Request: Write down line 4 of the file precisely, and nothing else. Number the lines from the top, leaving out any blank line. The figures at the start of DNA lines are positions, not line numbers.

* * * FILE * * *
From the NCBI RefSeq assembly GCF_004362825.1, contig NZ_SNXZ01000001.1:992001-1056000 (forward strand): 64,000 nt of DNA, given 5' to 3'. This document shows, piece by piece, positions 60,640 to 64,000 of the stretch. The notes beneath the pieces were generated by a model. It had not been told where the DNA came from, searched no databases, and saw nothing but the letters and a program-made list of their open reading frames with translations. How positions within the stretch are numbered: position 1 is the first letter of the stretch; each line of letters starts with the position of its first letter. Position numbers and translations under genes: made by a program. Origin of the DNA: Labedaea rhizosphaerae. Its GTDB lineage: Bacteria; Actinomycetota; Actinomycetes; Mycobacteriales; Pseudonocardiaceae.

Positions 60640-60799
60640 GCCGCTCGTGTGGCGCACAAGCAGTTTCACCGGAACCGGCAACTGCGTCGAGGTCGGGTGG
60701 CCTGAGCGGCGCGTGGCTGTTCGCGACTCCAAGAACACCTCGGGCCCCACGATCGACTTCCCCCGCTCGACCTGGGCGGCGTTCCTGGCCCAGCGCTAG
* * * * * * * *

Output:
60701 CCTGAGCGGCGCGTGGCTGTTCGCGACTCCAAGAACACCTCGGGCCCCACGATCGACTTCCCCCGCTCGACCTGGGCGGCGTTCCTGGCCCAGCGCTAG